That’s the difference between my take on Loki and everyone else’s. No one’s ever brought Loki as far down the road of his ambitions as I have. So we naturally get to see a different side of him: Not the conniver, the schemer, the subverter of everything that’s good. We see him on the other side--when he’s become the very establishment he worked to overthrow. To me, that’s inherently interesting. Gods are supposed to represent indelible human traits and qualities; so Loki can’t change his station without betraying his essential nature. But by the time he figures that out, there’s almost nothing he can do about it--the damage has already been done.

Marvel.com: What’s your take on Loki’s relationship with Thor? Where did the idea that they are so intertwined and perhaps even co-dependent come from?

Robert Rodi: It’s always seemed to me that the great adversaries of literature define each other. They give each other a raison d’etre, they each provide a purpose and a direction [to the other]. It’s a very modernist concept based on ancient archetypes--opposites bound in eternal conflict. You ask yourself, what would Sherlock Holmes be without Moriarity? Holmes knows the answer: lonely. That’s what Loki discovers in this story, after he’s finally crushed Thor. Everything loses meaning. His identity itself founders.

Screenshot of Loki from Thor & Loki: Blood Brothers

Marvel.com: Following up on that, does Thor need Loki as much as it seems Loki needs Thor?

Robert Rodi: Maybe I’ll tackle that in a follow-up series someday. But off the top of my head, the answer would be yes. Thor needs Loki, because Loki keeps him humble. Loki is Thor’s greatest failure, and it’s a failure that still threatens to swallow him whole. While Thor lives, there’s theoretically a chance that he can redeem himself by redeeming Loki. But of course that can’t ever really happen, because they’re gods--their natures are immutable. But they sometimes let themselves forget that, as Loki does in this story. Balder alone never forgets, because Balder is special. Balder sees everything.

Marvel.com: Is the portrayal we see of Thor here how you honestly view him or tinted through Loki’s perspective? Little bit of both?

Robert Rodi: I don’t see Thor the way Loki sees him, not at all. And in fact by the end of the story Loki sees him entirely differently, too. Thor’s a good guy, he’s a hero. He’s not a complex character, he’s not [filled] with contradictions or subtleties. Loki is, however, and that’s why he sees what he needs to see when he looks at Thor. He interprets Thor’s behavior in the way that best suits him--whether it’s to fire his ambition or salve his wounded pride.

I do have to say, however, that the picture of Odin I present here is pretty much the way I see the All-Father. Loki lays a pretty heavy accusation on Odin in this story, and I think he’s right on the money. But then I’ve never really trusted the big, bearded, fiery-eyed sky-god types who rule like tyrants over their constituencies. Thor’s an open book, but Odin’s a seething maze of questionable imperatives. He’s a great character, but not a likeable or a dependable one. I’d trust Thor with my life. I wouldn’t trust Odin with my dry cleaning.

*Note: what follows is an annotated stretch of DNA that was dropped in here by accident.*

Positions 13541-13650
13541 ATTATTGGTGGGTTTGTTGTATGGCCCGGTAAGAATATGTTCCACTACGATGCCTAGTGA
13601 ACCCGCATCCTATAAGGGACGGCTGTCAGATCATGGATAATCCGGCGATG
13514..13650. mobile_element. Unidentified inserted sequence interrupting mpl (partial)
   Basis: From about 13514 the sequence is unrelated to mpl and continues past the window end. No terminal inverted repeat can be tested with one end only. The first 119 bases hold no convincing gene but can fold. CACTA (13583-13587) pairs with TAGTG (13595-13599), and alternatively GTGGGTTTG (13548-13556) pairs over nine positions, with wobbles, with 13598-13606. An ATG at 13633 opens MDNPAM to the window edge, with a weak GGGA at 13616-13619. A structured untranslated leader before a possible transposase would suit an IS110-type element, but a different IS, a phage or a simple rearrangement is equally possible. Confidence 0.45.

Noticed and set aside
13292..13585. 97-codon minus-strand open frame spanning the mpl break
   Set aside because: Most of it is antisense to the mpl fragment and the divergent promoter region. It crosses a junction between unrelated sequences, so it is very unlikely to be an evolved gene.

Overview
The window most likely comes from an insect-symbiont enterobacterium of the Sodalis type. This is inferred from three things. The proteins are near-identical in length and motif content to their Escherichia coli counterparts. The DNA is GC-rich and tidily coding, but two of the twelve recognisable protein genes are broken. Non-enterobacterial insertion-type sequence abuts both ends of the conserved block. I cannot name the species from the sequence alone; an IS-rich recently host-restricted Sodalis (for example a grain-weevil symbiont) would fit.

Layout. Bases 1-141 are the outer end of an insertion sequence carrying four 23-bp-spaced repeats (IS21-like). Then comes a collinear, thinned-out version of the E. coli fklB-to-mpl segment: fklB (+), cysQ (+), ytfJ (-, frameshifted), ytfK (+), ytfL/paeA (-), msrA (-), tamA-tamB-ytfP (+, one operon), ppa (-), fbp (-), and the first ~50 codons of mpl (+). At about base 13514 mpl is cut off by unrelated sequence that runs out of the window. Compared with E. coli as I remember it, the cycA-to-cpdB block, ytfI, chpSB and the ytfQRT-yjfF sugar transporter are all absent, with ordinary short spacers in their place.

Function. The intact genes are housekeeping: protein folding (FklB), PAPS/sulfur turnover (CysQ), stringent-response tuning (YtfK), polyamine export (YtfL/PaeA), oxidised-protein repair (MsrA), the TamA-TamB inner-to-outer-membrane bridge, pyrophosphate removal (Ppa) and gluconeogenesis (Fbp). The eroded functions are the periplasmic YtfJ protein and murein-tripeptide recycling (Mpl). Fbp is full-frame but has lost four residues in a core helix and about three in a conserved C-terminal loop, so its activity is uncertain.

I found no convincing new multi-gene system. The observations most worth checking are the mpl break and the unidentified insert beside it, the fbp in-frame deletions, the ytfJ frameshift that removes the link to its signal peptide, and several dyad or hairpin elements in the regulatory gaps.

Marvel.com: Why choose to start this story with Loki having already achieved his goal of conquering Asgard?

Robert Rodi: Simple, no one had ever done it before. And to me, that’s always the most interesting question in drama: When a character has sacrificed everything to satisfy his ambition--honor, integrity, morality--what happens when he achieves it? Is it worth it? Think of Macbeth. I wanted to make Loki a character on that level--a villain of Shakespearean dimensions. Once he’s triumphed, it all turns to ash in his mouth because he never really asked himself why he wanted what he wanted, or if he really wanted it at all. And by the time he finally does, it’s too late.

Marvel.com: What are the greatest challenges Loki faces after having finally gotten what he thought he always wanted?

Robert Rodi: Loki’s never thought past the initial triumph of gloating over Thor and the other gods. Whenever he fantasized about being lord of Asgard, that’s all he saw, himself looming over Thor and Odin and Sif and Balder in chains, taunting them. But once that’s done, there’s the whole matter of, y’know, being lord of Asgard. Of running an actual freakin’ empire, with disparate nations and races and peoples and factions. And Loki has absolutely no interest in doing that. It bores him out of his skull. But it is in fact the very thing he’s spent several millennia striving for, so he has to stop and wonder, “Wait, was this what I really wanted? And if so, why?”

And then there’s the whole matter of Thor. As soon as Loki wins and takes the throne, everyone stars pestering him about when he’s going to execute Thor. And Loki’s like, “Wait a minute--I never said I was going to do that.” And everyone laughs, “Yeah, like you’ve got a choice. So seriously, when?” And Loki has to think hard about who he’ll be once Thor is gone, and the answer is he doesn’t know. He’s spent thousands of years being defined by Thor. Executing Thor will be like executing himself. It’s all a wonderfully complex and frustrating dilemma. I loved getting into Loki’s head and forcing him to face up to all this. And leading him, slowly and by inches, to the realization of what all his actions have really been about, and what he really wants to do with his power--but realizing it too late. That was exquisitely sadistic of me. But it makes, I think, for a really powerful story.

Stay tuned to Marvel.com for even more on "Thor & Loki: Blood Brothers," and download the trailer now for FREE on iTunes and XBox Live with the first episode available for download beginning March 28!

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this looks like a great book good job